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I like film...(open thread)

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"Typical" Kent Coastal landscape?  Sea grasses; bunkers; cooling towers (now gone).

Leica M6, Summicron-M (III) 1:2/50mm, Ektar 100, Nikon CS5000ED, cropped and adjusted in Capture One.

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Yes. And that was twenty years ago. Imagine how the Viking descendants dress today...Reminds me of this photo project (which I liked, I should add).

http://www.johanbavman.se/swedish-dads/

On 11/20/2020 at 10:43 AM, verwackelt said:

Vikings in white socks and sandals 😉

I like this montage Rog. Like the Death Star hanging above a golden sea.

On 11/21/2020 at 7:14 AM, Ernest said:

Calibration
M-A APO 50 ADOX Color Implosion

Great shot Thomas :)

On 11/21/2020 at 8:56 AM, thschm said:

Passau 09/2020

Leica M4, Summaron 3,5/35, Ilford FP4+

You're really handling that Mamiya perfectly Ken. I'm also really impressed with the tonal gradation in this photo. Just look at all the grey tones in the foreground, wow.

On 11/21/2020 at 3:15 PM, bags27 said:

Mamiya 7 80 mm HP5+ in HC110-B

Brilliant Antonio. Wonderful Fibonacci framing :)

On 11/21/2020 at 5:32 PM, AntonioF said:

Entrance - Matera - Pentax 6x7, Takumar 105/2.4, Expired Portra 160

What a great story, thank you for sharing it John. I am always happy to read about good relationships with mother-in-laws :) Joking aside, I love it when these time travel wormholes appear, where an artefact connects two points across time in a single place.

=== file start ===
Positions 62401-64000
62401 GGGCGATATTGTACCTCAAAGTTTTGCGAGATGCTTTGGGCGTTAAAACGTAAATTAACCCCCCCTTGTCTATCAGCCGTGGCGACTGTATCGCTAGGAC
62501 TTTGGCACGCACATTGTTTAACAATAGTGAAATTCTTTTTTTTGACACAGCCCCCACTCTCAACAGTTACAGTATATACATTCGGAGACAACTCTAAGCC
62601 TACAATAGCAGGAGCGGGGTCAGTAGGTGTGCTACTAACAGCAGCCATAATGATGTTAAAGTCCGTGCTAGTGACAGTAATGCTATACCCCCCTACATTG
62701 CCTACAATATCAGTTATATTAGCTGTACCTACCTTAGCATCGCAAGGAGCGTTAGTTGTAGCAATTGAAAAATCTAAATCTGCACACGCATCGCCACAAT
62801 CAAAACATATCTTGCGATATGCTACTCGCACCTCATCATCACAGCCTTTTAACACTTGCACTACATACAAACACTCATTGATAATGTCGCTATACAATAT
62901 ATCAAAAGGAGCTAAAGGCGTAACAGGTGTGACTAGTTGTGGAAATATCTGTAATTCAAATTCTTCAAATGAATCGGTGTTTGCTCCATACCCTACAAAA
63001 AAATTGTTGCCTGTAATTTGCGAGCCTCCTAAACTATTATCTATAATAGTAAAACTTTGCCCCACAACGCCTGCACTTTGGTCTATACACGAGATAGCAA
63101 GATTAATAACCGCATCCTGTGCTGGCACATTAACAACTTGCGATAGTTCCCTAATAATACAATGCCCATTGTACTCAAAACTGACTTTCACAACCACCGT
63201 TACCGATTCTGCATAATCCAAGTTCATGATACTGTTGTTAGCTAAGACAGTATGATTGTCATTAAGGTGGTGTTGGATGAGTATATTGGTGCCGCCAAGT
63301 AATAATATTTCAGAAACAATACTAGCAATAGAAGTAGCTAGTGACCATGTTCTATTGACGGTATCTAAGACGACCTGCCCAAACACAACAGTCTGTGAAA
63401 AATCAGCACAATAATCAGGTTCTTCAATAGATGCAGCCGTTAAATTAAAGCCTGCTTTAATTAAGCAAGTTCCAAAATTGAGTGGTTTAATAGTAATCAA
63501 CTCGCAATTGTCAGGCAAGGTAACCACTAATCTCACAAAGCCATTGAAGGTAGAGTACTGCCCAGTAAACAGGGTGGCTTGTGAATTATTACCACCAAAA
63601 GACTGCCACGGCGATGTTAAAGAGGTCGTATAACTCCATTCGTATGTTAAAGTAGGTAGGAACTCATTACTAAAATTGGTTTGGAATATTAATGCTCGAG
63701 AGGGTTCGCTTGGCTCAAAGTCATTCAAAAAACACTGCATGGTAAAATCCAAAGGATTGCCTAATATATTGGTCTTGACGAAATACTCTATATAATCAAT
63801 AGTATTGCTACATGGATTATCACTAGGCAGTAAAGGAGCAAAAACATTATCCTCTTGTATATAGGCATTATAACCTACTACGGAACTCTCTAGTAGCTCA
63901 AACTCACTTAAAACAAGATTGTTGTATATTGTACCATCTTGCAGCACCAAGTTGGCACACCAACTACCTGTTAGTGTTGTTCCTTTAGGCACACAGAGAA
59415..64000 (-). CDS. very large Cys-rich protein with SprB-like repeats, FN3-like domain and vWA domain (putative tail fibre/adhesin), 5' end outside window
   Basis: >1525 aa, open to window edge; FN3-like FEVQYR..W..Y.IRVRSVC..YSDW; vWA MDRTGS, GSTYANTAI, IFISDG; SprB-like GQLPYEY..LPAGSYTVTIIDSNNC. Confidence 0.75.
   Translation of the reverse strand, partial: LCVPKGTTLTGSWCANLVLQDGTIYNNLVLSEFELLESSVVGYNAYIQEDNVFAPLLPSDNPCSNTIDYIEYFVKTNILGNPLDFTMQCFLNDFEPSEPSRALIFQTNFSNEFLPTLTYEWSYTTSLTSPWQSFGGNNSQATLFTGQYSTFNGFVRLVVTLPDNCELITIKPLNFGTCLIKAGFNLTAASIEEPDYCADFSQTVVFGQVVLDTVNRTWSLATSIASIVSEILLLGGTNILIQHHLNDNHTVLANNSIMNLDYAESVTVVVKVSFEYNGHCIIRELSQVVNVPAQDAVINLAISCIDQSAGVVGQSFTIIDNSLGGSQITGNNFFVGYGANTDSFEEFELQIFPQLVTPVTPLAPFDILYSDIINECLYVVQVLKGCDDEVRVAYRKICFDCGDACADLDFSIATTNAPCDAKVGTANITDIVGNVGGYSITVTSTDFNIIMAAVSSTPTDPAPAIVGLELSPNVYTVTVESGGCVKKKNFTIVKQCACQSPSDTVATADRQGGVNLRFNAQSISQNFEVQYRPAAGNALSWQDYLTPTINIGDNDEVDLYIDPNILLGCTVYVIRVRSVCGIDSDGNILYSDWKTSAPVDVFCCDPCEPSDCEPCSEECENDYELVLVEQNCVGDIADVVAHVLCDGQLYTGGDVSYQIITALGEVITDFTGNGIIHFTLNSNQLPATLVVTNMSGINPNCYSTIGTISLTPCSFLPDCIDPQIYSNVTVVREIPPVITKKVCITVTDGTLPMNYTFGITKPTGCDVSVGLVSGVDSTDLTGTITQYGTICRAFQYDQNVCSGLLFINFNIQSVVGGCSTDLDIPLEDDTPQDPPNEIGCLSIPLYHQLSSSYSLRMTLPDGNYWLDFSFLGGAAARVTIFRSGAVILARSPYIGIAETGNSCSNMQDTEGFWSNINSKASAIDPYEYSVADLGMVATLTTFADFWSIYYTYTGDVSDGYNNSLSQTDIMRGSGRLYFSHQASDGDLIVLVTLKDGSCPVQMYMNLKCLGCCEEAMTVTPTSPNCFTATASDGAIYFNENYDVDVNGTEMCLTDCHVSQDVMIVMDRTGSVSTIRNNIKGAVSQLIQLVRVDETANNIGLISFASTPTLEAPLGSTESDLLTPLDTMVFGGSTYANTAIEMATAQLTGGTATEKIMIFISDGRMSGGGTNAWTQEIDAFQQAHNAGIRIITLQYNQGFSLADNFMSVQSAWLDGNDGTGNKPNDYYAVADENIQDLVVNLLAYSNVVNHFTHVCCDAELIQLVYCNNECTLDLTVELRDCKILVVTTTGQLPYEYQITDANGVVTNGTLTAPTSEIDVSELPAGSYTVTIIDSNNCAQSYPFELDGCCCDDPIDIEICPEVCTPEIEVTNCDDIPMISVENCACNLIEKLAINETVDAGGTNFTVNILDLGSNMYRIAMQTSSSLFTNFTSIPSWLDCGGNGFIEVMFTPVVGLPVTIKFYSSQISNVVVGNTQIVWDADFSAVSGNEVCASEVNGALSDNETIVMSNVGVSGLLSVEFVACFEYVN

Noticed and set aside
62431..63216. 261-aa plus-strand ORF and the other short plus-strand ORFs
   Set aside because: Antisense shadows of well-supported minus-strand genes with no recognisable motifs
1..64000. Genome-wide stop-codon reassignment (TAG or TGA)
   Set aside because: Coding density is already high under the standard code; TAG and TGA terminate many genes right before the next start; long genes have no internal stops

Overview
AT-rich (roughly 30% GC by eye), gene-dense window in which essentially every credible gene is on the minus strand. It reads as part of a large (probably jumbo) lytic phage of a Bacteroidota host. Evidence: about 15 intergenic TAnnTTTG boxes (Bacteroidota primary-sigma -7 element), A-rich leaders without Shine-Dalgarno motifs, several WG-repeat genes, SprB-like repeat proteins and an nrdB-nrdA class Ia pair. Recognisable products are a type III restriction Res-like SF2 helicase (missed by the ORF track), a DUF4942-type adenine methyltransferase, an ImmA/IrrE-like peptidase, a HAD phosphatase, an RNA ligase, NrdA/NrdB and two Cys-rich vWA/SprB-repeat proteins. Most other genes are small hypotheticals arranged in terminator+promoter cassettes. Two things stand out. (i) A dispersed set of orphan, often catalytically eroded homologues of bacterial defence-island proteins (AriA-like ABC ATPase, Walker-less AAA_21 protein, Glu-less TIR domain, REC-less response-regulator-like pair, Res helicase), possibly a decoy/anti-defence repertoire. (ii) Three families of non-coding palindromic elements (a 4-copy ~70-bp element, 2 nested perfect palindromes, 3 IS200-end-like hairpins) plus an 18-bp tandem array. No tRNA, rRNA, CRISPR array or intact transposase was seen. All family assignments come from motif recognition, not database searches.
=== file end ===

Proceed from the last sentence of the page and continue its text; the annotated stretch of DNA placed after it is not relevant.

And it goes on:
On 11/21/2020 at 7:29 PM, johnwolf said:

My mother-in-law left me her Rolleiflex 3.5F Planar when she passed away. She bought it new in 1961, so it's 60 years old this year. I used it a few times over the years, the last time in 1978. It's been in storage since then. I just had it serviced and here's a shot from the first roll.

This picture is of the Naperville, IL community pool. It's a fitting photograph because, as a child in the 1930s, my mother-in-law used to swim here, riding her horse from the neighboring town of Hinsdale. At that time our community pool was a rock quarry.

Amazing, both the photo and this bizarre custom that has reared its, imho ugly, head in the last decade.

On 11/21/2020 at 8:10 PM, Suede said:

Let's meet for a beer.... over the phone..    [Extrafilm 200]

Very well done Steve. And a really interesting place too. It must have been pretty impressive sight two thousand years ago.

On 11/21/2020 at 11:18 PM, Ouroboros said:
Broch of Gurness, Orkney. An Iron Age broch.
Hasselblad 503cw
Zeiss 50mm distagon cfi
Lee 22
Delta 400
 

Lovely scene Klaus. I see one of the species native to Pritam's region of the globe grows there, too :D